Dr. A Ascherio and colleagues studied the association of potassium and related nutrients with risk of stroke among 43.738 men. These men were 40 to 75 years old, nad had never been diagnosed with any cardiovascular diseases or diabetes. These men completed a semi-quantitative food frequency questionnaire. During 8 years of follow-up, 328 strokes (210 ischemic, 70 hemorrhagic, 48 unspecified) were documented.
The multivariate relative risk of stroke of any type for men in the top fifth of potassium intake (median intake, 4.3 g/d) versus those in the bottom (median, 2.4 g/d) was 0.62. Results for ischemic stroke alone were similar. Intakes of cereal fiber and magnesium were also inversely associated with risk of total stroke. These inverse associations were all stronger in hypertensive than normotensive men. Use of potassium supplements was also inversely related to risk of stroke, particularly among men taking diuretics (relative risk, 0.36).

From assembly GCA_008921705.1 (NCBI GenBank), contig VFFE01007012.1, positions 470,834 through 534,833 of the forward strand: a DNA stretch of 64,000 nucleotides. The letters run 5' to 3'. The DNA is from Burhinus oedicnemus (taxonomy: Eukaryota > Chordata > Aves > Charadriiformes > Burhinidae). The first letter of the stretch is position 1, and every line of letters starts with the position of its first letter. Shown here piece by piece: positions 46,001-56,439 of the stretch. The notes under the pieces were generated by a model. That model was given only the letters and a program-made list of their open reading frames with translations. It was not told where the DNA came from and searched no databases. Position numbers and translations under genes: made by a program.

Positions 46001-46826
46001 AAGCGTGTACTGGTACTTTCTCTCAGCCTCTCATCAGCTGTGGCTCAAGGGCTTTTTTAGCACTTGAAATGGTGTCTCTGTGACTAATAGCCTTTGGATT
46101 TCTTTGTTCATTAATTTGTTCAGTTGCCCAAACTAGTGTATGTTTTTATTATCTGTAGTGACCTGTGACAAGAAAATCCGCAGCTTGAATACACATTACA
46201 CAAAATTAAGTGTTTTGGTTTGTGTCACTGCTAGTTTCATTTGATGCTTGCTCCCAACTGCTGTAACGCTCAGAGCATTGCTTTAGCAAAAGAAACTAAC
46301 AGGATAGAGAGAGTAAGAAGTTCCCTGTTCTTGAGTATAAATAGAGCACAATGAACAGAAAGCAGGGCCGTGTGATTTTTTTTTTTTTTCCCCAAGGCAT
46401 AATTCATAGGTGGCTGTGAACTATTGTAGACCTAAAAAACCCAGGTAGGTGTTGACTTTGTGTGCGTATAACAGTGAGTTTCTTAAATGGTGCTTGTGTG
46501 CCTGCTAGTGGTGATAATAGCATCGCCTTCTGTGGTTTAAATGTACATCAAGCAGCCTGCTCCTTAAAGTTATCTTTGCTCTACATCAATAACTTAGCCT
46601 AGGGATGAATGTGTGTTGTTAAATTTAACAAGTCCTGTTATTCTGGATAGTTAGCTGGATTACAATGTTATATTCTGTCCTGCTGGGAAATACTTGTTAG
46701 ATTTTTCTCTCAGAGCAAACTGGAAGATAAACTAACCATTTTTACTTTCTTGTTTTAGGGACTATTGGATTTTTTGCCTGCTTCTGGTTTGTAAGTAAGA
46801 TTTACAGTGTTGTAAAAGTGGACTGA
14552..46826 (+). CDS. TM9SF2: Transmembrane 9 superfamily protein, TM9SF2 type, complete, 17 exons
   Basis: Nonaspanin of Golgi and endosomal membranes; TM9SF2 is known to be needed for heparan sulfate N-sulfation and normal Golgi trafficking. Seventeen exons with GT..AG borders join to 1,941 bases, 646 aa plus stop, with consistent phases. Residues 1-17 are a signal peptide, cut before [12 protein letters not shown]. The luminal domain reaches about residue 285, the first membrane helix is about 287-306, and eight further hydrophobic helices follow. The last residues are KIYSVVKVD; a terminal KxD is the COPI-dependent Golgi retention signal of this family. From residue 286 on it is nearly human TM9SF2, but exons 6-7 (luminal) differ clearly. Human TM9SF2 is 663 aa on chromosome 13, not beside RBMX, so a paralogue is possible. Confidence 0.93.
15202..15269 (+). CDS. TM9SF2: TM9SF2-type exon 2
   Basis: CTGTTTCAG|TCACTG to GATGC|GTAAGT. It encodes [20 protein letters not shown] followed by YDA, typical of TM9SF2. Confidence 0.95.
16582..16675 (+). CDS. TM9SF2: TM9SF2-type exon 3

The doctors at Harvard School of Public Health, Boston concluded that albeit these data does not prove a causal relationship, they are consistent with the hypothesis that potassium rich foods, magnesium, and cereal fiber reduce the risk of stroke. This is particularly true among hypertensive men. Potassium supplements may also be beneficial, however, because of potential risks; use should be carefully monitored and restricted to men taking potassium-losing diuretics to compensate that intake.